- Crampon compatible: Sure thing, or did you think I climb ice without crampons?!
- Comfortable: As you know, I’m a trailrunner kind-of-guy. I wear them each day on all occasions, so getting into a boot was a new thing. Well, the Phantom Ultras were hailed as very comfortable boots in reviews, and I will join in that song. They are very comfortable. After I got used to walk in boots it was nice to put them on each morning and walk to the ice falls, and even on longer approaches they didn’t harm my feet. So far there have been no blisters or other foot problems, and just a very good, comfortable feeling.
- Stiff sole: The sole on the Phantom Ultra is a Pentax Speed sole, which is considered soft in the midsole. I haven’t been able to feel that, as a soft sole is for me something like the X-Talon 190 and the Phantom Ultra are for me rigid. As I have only used the Ultras I obviously can’t compare them to other technical mountaineering boots. Keep in mind though that I have quite small boots (Size 42.5) which are inherently more rigid than larger sized models, where this soft midsole could be easier felt.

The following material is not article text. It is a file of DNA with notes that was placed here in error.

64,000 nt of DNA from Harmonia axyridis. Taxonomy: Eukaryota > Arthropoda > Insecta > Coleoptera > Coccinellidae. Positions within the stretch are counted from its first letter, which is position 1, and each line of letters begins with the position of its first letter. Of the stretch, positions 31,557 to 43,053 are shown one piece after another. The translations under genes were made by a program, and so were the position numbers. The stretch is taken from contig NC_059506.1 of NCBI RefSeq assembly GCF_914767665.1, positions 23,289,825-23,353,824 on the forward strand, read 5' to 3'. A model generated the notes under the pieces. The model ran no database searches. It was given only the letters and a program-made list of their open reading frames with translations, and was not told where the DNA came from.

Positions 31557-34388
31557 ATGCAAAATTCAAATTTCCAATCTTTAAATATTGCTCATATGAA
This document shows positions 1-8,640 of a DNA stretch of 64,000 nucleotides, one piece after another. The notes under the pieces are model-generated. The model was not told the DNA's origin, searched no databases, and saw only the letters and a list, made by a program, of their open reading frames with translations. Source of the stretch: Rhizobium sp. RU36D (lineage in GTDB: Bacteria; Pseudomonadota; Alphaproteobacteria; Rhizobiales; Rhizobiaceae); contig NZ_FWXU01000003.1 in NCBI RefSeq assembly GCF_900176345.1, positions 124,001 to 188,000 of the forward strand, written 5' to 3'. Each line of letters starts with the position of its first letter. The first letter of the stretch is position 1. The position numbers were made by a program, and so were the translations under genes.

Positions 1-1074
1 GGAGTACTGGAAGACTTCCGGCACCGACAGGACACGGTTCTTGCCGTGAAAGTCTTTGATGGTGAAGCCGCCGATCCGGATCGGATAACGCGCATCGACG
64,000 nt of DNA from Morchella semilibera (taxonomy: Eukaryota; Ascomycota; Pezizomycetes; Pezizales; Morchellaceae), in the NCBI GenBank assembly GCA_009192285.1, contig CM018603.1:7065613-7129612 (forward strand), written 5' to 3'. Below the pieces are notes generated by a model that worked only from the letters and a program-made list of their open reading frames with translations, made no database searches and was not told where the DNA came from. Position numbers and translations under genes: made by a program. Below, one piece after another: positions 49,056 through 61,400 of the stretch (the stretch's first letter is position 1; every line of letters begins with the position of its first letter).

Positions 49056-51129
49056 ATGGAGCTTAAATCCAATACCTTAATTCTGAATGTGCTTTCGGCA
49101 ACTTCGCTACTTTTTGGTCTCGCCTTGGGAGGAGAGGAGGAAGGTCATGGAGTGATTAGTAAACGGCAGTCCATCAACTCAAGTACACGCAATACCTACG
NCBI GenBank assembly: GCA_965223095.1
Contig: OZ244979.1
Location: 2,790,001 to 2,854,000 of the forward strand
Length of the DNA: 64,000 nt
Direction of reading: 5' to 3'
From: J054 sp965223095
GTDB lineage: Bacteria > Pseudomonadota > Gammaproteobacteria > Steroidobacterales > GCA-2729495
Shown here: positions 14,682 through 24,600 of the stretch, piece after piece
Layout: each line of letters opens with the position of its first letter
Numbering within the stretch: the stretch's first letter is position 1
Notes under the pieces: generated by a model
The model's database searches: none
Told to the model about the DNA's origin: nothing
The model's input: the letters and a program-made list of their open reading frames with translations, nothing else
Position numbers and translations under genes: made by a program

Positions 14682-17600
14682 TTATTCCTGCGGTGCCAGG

Some of the features you already read about above, other things which I really liked:
- The laces are great: Easy to knot and open, just the right length and a great match for this boot
- Integrated gaiter means no need for an extra gaiter to keep snow out of your boots
- A Vibram Sole which won’t let you slip on wet rocks